Sunday, March 08, 2009
Saturday evening we had the great pleasure and privilege of watching and listening as conductor Kurt Masur whipped the Cleveland Orchestra into as spirited a rendition of Beethoven's Seventh Symphony as I have ever heard.
The Cleveland is in the midst of its winter residency in Miami, an annual treat that gives us some consolation over our loss of the Florida Philharmonic, which did not survive long enough to move into the new home we built for them. Sitting through this all-Beethoven program I could not help recalling the summer Beethoven festivals that director James Judd used to lavish on us. I'll certainly never forget the finale of that performance of the Ninth that caused the audience to leap to its feet and utter a sound like the crowd at a basketball game whose team had just come from behind to win with a three-point shot at the buzzer.
But that was then. Now we have to be content with a few performances per year of a world class orchestra appearing with a variety of guest conductors. The German-born Masur, now past 80, may have been among the most elderly people in the room, but he was the only one of us who stood on his feet though the whole performance, and showed himself still full of energy and the ability to convey it to us through the orchestra.
First for a warmup was the Leonore Overture No. 3, which demonstrated old Ludwig's marvelous blending of orchestral textures and the Cleveland's stellar ability to bring them out -- including the use of an off-stage trumpet as a special effect for the fanfare that appears in a couple of places.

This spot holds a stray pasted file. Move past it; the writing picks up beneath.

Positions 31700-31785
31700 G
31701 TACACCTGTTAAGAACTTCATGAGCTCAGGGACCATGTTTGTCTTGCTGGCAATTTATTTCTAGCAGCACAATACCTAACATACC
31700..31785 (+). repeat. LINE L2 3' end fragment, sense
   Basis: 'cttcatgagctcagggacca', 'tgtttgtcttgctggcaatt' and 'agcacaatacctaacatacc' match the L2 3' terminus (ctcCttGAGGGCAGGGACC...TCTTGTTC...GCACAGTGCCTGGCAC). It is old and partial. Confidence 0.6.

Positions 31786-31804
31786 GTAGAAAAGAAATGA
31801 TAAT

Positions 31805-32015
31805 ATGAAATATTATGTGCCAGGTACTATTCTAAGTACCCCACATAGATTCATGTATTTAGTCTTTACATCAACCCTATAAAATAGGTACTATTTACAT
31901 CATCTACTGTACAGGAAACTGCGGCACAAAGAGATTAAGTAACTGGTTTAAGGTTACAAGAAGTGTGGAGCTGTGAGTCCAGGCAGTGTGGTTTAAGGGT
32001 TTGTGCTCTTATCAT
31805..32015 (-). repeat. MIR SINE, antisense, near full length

And finally the Seventh Symphony. What can I say? It's only the second time I've heard it live (the first was by the still-existing Miami Symphony, which did a fine job and really brought out the strong bass lines), but I've heard many other recorded performances. My recent favorite was by the Minnesota Orchestra with Osmo Vanska conducting, and they are said to be doing some of the best Beethoven right now. What I liked about Vanska's interpretation was the way they got the rhythm and tempo right in the final movement, which can easily turn stodgy if taken too slowly.
Well, slowness was no problem for Masur and the Cleveland. From the downbeat they were off to the races, running lickety split for the finish line. The effect was electric, and reminded me that one contemporary critic of Beethoven complained that his music "exceeded the range of the human nervous system." Well of course it did -- they'd never heard anything like that before.
Lucky for us, two hundred years later we can hear it still.